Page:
Save the planet by composting kitchen debris. Here’s how

The roar of social sites has been intense since the state required food waste not to end up in landfills. But here’s a testimony from an old composter: putting food waste in a separate kitchen container isn’t a problem. it actually feels good because it’s such an easy way to improve the world.

According to CalRecycle, our landfills are filling up and organic materials such as kitchen waste and yard waste make up about 50% of the state’s landfill “garbage,” which produces enough global warming methane to make landfills California’s third largest source of methane. become. .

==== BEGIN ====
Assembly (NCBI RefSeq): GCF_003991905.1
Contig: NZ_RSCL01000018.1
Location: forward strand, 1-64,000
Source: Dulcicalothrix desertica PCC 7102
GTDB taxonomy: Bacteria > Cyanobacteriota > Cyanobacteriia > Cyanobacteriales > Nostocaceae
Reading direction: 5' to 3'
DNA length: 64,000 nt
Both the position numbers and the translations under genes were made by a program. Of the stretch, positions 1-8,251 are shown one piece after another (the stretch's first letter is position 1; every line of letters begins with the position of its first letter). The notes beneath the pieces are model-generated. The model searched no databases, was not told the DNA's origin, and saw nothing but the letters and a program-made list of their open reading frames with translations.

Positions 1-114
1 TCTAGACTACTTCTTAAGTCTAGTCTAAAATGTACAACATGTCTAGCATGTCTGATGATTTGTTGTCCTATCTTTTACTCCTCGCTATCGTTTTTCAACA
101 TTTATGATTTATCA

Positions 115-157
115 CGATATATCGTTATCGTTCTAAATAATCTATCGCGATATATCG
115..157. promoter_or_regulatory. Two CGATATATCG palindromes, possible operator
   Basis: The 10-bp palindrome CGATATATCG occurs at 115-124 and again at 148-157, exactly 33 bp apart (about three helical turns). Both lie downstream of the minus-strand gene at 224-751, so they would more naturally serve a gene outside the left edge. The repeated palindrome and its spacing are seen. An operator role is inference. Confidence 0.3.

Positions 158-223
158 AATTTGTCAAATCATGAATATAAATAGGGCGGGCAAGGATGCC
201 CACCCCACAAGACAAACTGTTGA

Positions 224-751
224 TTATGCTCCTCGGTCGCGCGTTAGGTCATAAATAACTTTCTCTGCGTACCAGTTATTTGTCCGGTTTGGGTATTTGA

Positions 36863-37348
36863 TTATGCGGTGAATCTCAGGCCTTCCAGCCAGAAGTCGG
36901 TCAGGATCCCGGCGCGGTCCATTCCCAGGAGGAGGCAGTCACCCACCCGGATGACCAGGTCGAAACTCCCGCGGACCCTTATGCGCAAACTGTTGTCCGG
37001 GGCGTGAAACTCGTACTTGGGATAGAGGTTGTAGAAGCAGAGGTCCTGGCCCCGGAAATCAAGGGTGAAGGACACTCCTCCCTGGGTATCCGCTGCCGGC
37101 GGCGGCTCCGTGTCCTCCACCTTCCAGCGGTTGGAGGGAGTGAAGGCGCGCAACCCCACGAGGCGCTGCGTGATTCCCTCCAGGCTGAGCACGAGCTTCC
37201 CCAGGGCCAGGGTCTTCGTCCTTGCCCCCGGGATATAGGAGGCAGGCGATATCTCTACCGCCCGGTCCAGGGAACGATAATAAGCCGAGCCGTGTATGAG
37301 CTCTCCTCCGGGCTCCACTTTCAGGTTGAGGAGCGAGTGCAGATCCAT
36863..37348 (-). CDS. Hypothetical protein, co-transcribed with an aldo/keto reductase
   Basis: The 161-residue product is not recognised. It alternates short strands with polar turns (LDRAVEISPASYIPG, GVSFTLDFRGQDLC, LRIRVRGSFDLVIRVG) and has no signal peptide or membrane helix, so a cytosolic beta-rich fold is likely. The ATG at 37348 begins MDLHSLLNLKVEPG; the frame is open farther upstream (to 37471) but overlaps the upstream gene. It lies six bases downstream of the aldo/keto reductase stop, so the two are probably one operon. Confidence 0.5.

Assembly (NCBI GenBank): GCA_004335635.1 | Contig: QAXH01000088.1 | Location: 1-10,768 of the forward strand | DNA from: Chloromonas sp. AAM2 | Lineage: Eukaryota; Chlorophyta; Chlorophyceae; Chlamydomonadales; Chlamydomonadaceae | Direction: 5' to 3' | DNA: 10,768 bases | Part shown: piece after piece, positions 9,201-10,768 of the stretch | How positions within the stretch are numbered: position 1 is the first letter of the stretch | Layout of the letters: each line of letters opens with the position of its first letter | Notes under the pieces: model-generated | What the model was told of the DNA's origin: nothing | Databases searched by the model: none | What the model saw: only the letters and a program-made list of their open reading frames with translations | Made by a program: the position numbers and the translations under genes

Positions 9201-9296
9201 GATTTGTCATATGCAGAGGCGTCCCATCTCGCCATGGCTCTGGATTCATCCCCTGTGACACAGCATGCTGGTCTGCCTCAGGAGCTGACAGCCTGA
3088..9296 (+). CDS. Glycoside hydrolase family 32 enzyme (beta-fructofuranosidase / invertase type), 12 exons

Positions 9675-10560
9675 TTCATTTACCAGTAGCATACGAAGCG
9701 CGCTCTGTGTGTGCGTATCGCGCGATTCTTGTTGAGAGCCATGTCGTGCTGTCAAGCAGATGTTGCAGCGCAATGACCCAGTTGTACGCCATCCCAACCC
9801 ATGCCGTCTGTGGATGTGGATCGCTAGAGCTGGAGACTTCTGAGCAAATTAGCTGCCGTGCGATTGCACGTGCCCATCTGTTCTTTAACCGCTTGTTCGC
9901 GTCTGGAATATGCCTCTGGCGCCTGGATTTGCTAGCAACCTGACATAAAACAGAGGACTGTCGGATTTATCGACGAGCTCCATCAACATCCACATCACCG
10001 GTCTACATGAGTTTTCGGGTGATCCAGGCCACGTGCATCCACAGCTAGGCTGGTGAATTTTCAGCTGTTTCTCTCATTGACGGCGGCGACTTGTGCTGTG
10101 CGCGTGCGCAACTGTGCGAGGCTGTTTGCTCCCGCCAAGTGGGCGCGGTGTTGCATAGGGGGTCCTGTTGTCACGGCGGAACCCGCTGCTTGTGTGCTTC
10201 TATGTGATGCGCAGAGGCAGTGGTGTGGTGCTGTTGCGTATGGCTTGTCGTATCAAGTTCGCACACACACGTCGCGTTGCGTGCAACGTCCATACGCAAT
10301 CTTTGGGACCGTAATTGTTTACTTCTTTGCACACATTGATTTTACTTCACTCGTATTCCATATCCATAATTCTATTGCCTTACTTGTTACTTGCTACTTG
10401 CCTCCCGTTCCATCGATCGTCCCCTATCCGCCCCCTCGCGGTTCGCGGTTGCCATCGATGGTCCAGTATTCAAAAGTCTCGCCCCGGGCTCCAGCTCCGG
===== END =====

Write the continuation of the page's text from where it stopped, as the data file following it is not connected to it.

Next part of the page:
In fact, they misunderstand all the organic matter that causes problems in landfills device to which it can be easily converted compost – the miracle of soil modification that rebuilds our depleted soils while feeding our plants. All we have to do is scrape our plates into a compost bucket instead of trash.

“Nearly 40-50% of the garbage collected along the sidewalk can be composted,” said Michael Martinez, founder of LA Compost. “We need to stop treating food waste as garbage and redefine our vocabulary to look at it as a resource, something that needs to be transformed and put back into the soil.”